The news: In the third quarter of this year 40% of the UK’s electricity came from renewables like wind, biomass, and solar, while fossil fuels—virtually all gas in the UK’s case—made up 39%, according to climate change analysts Carbon Brief. The remaining 21% mostly came from nuclear. It’s the first time this has happened since the UK’s first power plant fired up in 1882. The UK’s National Grid (its power transmission network operator) had predicted that zero-carbon electricity would overtake gas and coal-fired power this year.
Why? The milestone is largely due to a few new offshore wind farms that came online from July to September this year. The wind farm industry in the UK is in the midst of a boost as turbines become bigger and more efficient, making projects easier to justify commercially.
But …. It’s worth noting that 12% of electricity in the quarter came from biomass, which may count as renewable, but isn't necessarily carbon free. “In some circumstances [biomass] could lead to higher emissions than from fossil fuels,” Carbon Brief noted, adding that the Committee on Climate Change has urged the UK to shift away from biomass power plants.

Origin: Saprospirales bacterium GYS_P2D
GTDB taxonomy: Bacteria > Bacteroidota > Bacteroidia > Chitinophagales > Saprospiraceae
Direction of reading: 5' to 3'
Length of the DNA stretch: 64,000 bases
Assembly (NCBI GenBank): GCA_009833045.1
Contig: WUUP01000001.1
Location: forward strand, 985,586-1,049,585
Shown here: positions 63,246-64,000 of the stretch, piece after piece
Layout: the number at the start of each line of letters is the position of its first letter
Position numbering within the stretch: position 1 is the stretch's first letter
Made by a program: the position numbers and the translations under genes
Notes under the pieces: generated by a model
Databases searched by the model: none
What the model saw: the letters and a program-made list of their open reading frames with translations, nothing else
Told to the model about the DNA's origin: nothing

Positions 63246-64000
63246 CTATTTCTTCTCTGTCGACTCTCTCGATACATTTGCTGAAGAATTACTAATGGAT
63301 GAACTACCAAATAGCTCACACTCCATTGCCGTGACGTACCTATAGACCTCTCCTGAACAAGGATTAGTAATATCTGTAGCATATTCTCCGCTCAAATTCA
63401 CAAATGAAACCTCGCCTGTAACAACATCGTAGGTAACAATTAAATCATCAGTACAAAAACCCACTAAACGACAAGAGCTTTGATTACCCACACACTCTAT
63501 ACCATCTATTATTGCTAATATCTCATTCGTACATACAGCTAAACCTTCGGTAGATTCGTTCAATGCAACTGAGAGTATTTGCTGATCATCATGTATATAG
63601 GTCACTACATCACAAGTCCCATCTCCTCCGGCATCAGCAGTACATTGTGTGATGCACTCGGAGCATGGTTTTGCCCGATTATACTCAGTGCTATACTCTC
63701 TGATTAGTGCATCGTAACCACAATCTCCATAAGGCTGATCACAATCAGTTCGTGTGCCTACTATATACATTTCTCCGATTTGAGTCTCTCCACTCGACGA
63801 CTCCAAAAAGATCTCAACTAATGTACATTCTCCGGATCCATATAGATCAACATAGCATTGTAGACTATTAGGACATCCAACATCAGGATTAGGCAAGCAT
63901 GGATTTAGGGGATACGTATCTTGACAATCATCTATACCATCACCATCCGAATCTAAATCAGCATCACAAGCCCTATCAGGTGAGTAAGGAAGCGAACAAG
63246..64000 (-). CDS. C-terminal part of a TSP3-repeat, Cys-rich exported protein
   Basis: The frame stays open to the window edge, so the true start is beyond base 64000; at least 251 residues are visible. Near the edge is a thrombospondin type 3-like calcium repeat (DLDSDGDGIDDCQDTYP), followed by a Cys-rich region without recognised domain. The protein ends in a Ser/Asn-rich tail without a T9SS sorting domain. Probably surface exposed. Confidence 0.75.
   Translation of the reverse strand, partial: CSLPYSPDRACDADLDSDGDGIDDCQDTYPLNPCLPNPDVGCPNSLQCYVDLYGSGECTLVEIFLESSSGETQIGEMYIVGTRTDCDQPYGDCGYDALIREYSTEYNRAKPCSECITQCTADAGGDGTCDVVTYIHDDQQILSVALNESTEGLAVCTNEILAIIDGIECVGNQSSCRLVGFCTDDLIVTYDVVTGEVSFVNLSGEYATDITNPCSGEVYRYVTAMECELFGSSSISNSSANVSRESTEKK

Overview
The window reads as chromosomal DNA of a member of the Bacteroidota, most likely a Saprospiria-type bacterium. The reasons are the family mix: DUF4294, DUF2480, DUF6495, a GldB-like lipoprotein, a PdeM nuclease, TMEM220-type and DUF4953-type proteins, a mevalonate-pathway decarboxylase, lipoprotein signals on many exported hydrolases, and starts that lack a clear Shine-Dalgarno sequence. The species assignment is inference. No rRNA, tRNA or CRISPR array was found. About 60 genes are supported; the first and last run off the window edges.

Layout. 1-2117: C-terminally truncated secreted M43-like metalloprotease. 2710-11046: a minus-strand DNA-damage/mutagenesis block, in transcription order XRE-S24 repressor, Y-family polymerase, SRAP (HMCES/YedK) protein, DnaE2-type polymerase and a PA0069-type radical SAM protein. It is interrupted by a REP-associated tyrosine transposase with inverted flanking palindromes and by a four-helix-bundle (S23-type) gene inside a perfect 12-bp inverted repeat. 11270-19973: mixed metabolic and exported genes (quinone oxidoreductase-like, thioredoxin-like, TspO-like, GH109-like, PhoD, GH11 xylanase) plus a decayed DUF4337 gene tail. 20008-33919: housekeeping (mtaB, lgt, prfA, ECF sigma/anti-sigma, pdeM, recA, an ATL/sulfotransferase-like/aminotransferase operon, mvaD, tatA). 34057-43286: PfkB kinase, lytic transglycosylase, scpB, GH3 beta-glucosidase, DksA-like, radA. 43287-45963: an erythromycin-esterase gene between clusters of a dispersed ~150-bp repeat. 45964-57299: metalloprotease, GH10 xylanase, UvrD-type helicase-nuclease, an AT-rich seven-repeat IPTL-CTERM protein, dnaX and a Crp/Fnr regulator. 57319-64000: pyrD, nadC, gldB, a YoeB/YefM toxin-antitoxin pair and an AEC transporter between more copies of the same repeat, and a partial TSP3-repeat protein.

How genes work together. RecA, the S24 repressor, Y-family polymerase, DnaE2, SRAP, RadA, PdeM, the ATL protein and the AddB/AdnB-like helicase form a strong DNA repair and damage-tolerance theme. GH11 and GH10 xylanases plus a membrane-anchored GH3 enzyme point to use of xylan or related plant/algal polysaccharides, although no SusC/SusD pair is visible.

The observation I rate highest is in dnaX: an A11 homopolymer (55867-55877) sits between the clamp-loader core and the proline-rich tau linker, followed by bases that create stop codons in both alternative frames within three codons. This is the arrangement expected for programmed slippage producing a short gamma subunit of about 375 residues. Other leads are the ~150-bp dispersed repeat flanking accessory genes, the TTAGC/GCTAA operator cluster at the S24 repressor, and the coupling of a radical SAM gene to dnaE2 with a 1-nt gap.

The global context: The country has made rapid progress, considering that fossil fuels made up four-fifths of its electricity just a decade ago. However, others are further ahead still, and it’s worth remembering the UK accounts for a tiny proportion of global carbon emissions anyway. Germany passed the same milestone as the UK last year, while Sweden met it seven years ago. The power grids in Iceland, Norway, and Costa Rica run almost entirely on renewable energy already.
However: In the grand scheme of things, three countries matter most: China, the US, and India. Between them, they account for about half of all global carbon emissions. China’s share of renewables in its power-generation mix is almost 27%. In the US it’s just 18%.
Update: This piece was updated to note that biomass produces climate emissions.
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